Once you've made the commitment to find a piece of land in a rural area on which to build your home, don't forget to add the cost of a well and a septic system to your building budget. Rural sites don't have access to municipal water or wastewater systems.
While the figures will vary depending on the land's specific makeup -- and where you plan to build your home -- on average it can cost $5,500 to $10,000 or more to add both a well and septic system to your building site. The site's soil composition and the availability of ground water can push this cost as $40,000 or more.
It takes a professional and a well permit to drill a well because of the specialized equipment needed. The actual cost to drill the well includes drilling the hole and adding 4- to 6-inch casing. Depending on the licensed contractor you choose, well drilling runs on average from $15 to $30 a foot -- or more -- at the time of publication.
To drill a 100-foot well for example, the cost of drilling the well and adding the casing averages around $1,500 to $3,000 -- not including permit fees, which vary by building jurisdictions and health departments. When the driller does not find water, you still have to pay for the depth he has drilled. If he reaches water at 400 feet, that cost will run $6,000 to $12,000, depending on the per foot drilling costs.
These figures don't include the well pump, the piping for water delivery, a pressure switch, the pressure or storage tank or any plumbing from the well to the house site. It also doesn't include any water conditioning equipment for water that requires treatment. Water conditioning can add from $1,500 to $3,000 or more to the well's cost.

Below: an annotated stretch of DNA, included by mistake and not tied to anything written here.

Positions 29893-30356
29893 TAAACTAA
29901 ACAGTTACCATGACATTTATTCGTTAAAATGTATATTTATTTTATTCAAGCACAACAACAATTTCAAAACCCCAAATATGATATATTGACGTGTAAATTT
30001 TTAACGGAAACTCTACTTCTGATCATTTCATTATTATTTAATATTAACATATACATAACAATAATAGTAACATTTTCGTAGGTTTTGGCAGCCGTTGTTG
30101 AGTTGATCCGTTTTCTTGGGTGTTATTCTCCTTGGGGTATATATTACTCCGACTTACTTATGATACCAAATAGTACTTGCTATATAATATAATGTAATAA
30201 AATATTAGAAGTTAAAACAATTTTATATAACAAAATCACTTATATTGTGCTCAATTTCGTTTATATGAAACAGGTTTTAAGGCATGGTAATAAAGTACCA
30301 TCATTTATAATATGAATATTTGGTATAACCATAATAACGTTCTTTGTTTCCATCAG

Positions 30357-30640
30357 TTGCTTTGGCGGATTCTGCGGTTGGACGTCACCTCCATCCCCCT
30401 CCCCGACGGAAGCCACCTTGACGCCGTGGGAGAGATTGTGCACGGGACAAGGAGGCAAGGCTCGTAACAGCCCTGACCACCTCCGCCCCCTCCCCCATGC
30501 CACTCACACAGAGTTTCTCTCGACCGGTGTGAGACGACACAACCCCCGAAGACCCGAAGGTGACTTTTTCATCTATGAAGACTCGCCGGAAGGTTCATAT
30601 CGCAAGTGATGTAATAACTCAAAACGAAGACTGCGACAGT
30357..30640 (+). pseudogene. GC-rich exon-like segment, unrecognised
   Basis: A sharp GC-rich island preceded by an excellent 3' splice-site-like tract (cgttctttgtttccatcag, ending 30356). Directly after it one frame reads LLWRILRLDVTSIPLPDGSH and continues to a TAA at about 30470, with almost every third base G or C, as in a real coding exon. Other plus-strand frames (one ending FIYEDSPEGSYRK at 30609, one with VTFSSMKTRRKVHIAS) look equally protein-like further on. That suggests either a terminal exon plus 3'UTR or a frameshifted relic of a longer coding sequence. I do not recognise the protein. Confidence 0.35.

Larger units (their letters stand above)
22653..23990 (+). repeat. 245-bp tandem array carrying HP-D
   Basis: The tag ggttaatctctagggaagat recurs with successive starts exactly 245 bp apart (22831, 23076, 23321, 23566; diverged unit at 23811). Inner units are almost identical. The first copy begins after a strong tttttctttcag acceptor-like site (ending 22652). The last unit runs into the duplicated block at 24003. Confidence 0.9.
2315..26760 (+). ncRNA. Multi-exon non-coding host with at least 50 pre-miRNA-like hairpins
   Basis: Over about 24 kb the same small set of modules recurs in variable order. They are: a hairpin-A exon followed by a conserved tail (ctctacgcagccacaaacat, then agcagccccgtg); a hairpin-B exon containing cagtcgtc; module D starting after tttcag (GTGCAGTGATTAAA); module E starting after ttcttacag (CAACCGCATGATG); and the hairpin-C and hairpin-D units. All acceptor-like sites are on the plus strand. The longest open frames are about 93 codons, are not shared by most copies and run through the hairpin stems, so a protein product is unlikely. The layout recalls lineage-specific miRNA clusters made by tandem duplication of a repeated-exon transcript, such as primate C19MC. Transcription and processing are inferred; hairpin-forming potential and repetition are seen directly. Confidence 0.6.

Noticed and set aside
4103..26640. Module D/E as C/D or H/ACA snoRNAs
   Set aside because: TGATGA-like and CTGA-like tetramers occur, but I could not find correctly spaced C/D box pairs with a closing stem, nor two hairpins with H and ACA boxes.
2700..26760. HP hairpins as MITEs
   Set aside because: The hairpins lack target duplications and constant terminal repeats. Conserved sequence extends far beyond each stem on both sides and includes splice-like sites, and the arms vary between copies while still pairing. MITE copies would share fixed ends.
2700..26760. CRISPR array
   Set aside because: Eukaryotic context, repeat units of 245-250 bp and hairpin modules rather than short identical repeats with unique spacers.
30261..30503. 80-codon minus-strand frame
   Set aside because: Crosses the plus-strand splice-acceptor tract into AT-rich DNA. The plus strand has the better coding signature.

A septic system consists of a tank to hold and treat the home's wastewater, plumbing connections to and from the tank, and a leach field where the effluent disperses after the bacterial action in the tank breaks down the solids.
Soil Percolation Tests
In addition to the permit costs for a septic system available from the health department or local building jurisdiction, most regulatory agencies also require a completed soil percolation test with results that are favorable for adding a septic system to the land.
Depending on the jurisdiction, you might be able to perform the test yourself, but if a licensed geologist or professional must complete it, expect to pay on average frin $1,061 to $1,414, which is added to the cost of a septic system.
When you look to purchase rural land, make the purchase contingent on a passed percolation test, otherwise you might not be able to use the land as a house site.
Septic tanks cost from $500 to $1,200 depending on the size of the tank and the company you buy it from. While you can piece out the individual aspects of a septic system, it's often more efficient to pay a fee for the entire system of $4,000 to $14,000, but it can range as high as $25,000, depending on the soil composition, the size of the house and how many bathrooms it has.
Septic System Construction
Septic systems include the cost of grading in the installation, and the gravel beds to support the tank and line the trenches that hold the leach field piping.
Bids and Lien Releases
Before settling on the licensed contractors you need to complete the work, solicit bids from three to five contractors for the well and three to five contractors for the septic system. After comparing the bids based on services rendered and fees, check the contractor's license on your state's website for complaints or problems. Ask for testimonials or objective reviews by customers or visit websites that host such reviews or make contractor referrals.
Make certain that if the contractor plans to file a mechanic's lien on your land that he also files a lien release once you have paid him for the work.